Where religion and civil society meet

The contribution that theological reasoning makes to civil society and human development initiatives is unique in its three dimensional approach.

The US-Islamic World Forum - held this weekend in Qatar - will once again explore the nature and possibilities of the power dynamics between these two entities, one a nation state, the other, ostensibly a religion. However "Islamic", or its place holder, "Muslim", has come to mean more of a region than anything more meaningful. As a region, "Islamic" would embrace the Christian, the atheist, the Jewish, the Marxist and the non-committed. Adding to the stickiness of the proposition is the prevalence of Islam in regions not designated "Islamic". Albania and Bosnia are soundly European. Spain was a Muslim country for 700 years. And yes, the US itself has been witnessing its second wave of indigenisation since the turn of the 20th century; the US ambassador to the Philippines converted in 1888 and continued to advocate the Muslim faith among New York's elite society until his death in 1916. Muslim "buffalo soldiers" fought with the Union army during the 1861-1865 American Civil War.

This weekend's conference will explore among other things, possibilities for strengthening civil society and non-governmental efforts to fill the "human development" gaps left by beleaguered or otherwise distracted governments. But what, if anything, has religion to do with this? Quality of life services are socially inclusive and universally perfected by international NGOs that transcend, in their technique, any religious affiliation. It is a shared knowledge, a common effort, and an inclusive pursuit.

So has the utility of religion in the equation been reduced to no more than one among several policy facilitators? Has religion been reduced to an opiate for steering masses with this particular fix? Here is a case for an expanded consideration that may not have been lost on all the organisers. Barbiturates and intoxicants are forbidden in Islam because of their propensity to cloud the mind, whereas Islam unflinchingly calls for the enhancement and sharpening of the rational faculty.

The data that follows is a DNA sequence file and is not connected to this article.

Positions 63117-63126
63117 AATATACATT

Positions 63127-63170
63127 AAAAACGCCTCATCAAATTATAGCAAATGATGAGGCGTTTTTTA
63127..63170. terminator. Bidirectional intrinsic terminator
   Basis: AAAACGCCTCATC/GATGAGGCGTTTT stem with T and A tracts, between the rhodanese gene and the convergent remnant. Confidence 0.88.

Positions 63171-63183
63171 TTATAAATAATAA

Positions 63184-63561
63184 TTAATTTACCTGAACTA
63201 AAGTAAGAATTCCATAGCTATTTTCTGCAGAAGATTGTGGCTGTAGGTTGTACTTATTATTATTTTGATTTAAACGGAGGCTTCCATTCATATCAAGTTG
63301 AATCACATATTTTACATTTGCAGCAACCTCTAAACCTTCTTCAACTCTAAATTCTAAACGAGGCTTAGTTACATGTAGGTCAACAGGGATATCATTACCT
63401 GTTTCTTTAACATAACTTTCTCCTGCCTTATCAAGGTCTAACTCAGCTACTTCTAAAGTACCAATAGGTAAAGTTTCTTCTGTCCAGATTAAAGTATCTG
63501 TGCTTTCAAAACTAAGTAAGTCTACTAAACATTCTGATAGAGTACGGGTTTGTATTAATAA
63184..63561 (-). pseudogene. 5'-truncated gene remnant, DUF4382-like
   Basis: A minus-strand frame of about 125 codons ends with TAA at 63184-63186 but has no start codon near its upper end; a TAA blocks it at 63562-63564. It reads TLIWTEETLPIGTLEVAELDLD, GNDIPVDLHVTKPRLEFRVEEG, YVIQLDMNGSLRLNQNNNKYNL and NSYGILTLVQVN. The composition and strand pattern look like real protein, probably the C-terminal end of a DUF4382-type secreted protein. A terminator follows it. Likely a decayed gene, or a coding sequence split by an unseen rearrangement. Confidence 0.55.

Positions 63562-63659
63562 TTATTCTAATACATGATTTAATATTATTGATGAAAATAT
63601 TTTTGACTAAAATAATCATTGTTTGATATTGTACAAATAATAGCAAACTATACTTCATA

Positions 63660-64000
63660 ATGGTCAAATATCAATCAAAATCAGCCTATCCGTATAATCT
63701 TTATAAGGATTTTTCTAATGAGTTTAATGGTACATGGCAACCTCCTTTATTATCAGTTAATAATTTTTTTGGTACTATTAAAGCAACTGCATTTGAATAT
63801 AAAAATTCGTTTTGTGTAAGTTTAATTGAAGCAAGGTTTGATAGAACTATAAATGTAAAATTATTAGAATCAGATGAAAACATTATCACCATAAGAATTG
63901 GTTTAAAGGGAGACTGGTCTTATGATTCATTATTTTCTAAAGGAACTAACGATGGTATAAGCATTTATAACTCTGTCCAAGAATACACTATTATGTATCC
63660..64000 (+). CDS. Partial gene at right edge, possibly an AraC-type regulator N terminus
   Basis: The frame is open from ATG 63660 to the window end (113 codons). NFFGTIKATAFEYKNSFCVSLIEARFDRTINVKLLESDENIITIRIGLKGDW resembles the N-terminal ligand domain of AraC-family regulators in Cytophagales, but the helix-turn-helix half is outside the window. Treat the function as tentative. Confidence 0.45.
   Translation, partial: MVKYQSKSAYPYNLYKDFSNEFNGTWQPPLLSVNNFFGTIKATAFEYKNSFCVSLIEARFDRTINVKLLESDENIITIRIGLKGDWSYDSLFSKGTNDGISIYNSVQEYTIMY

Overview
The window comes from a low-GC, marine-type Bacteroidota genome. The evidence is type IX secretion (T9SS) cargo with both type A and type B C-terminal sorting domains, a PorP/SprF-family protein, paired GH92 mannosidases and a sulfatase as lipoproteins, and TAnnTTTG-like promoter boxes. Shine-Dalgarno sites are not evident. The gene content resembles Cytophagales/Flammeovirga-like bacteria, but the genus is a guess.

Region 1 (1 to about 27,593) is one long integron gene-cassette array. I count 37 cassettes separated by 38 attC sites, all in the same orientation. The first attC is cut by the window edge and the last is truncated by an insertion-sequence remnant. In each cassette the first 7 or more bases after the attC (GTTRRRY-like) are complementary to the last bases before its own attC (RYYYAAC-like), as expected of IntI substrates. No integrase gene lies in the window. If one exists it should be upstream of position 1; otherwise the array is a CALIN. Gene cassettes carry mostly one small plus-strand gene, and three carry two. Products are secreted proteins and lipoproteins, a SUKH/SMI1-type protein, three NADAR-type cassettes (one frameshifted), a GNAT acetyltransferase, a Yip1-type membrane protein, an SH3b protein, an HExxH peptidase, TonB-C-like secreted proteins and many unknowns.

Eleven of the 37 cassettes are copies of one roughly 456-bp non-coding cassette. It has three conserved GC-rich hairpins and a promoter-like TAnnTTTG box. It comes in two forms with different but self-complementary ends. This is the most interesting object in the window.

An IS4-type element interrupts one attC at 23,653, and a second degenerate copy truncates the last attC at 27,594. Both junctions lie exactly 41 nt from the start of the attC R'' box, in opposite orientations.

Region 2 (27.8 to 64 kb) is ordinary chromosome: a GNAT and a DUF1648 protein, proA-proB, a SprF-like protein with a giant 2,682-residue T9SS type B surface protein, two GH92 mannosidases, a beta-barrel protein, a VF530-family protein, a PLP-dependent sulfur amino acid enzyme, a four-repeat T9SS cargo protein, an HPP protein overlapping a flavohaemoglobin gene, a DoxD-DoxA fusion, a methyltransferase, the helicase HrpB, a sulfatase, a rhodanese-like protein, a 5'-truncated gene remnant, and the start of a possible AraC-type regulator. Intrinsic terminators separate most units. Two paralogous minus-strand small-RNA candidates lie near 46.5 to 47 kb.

The contribution that theological reasoning makes to civil society and human development initiatives is unique in its three dimensional approach. Man is a whole as body, mind, and soul; not body alone. Being is material, spiritual and divine; not material alone. The effective value-add of theological reasoning to human development initiatives turns upon five themes: First, it brings sense to the confusion stemming from the displacement of the human condition in an alienating modernity.

Second, it assesses the ordering of material and circumstantial priorities in light of an authentic Islamic worldview. Third, it provides doctrinal grounding for fundamental human development objectives. Fourth, it can facilitate, advocate and encourage helpful and constructive behaviours for good global citizenship and environmental consciousness. Fifth, it can potentially contribute to the development of an integrated, engaged and participatory Muslim identity for the 21st century.

Returning to the motif of the opiate. The Muslim poet said: "Our wine is the wine of meaning; it is permissible and not unlawful." The difference between the wine of the world is that it dulls the senses and shackles you to the ground. But the wine of paradise sharpens the mind and lifts you out of the petty, the mundane, and the unidimensional. It gives life to the life of the mind, to the life of the spirit, and not merely to the life of body alone. It is 360 degrees, in three dimensions, it is whole, and it is vibrant.

Jihad Hashim Brown is director of research at the Tabah Foundation. He delivers the Friday sermon at the Maryam bint Sultan Mosque in Abu Dhabi